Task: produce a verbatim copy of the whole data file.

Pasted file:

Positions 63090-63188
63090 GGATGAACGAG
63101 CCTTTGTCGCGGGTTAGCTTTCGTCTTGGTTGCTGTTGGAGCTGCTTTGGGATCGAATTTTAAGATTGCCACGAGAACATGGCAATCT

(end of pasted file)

Positions 63090-63188
63090 GGATGAACGAG
63101 CCTTTGTCGCGGGTTAGCTTTCGTCTTGGTTGCTGTTGGAGCTGCTTTGGGATCGAATTTTAAGATTGCCACGAGAACATGGCAATCT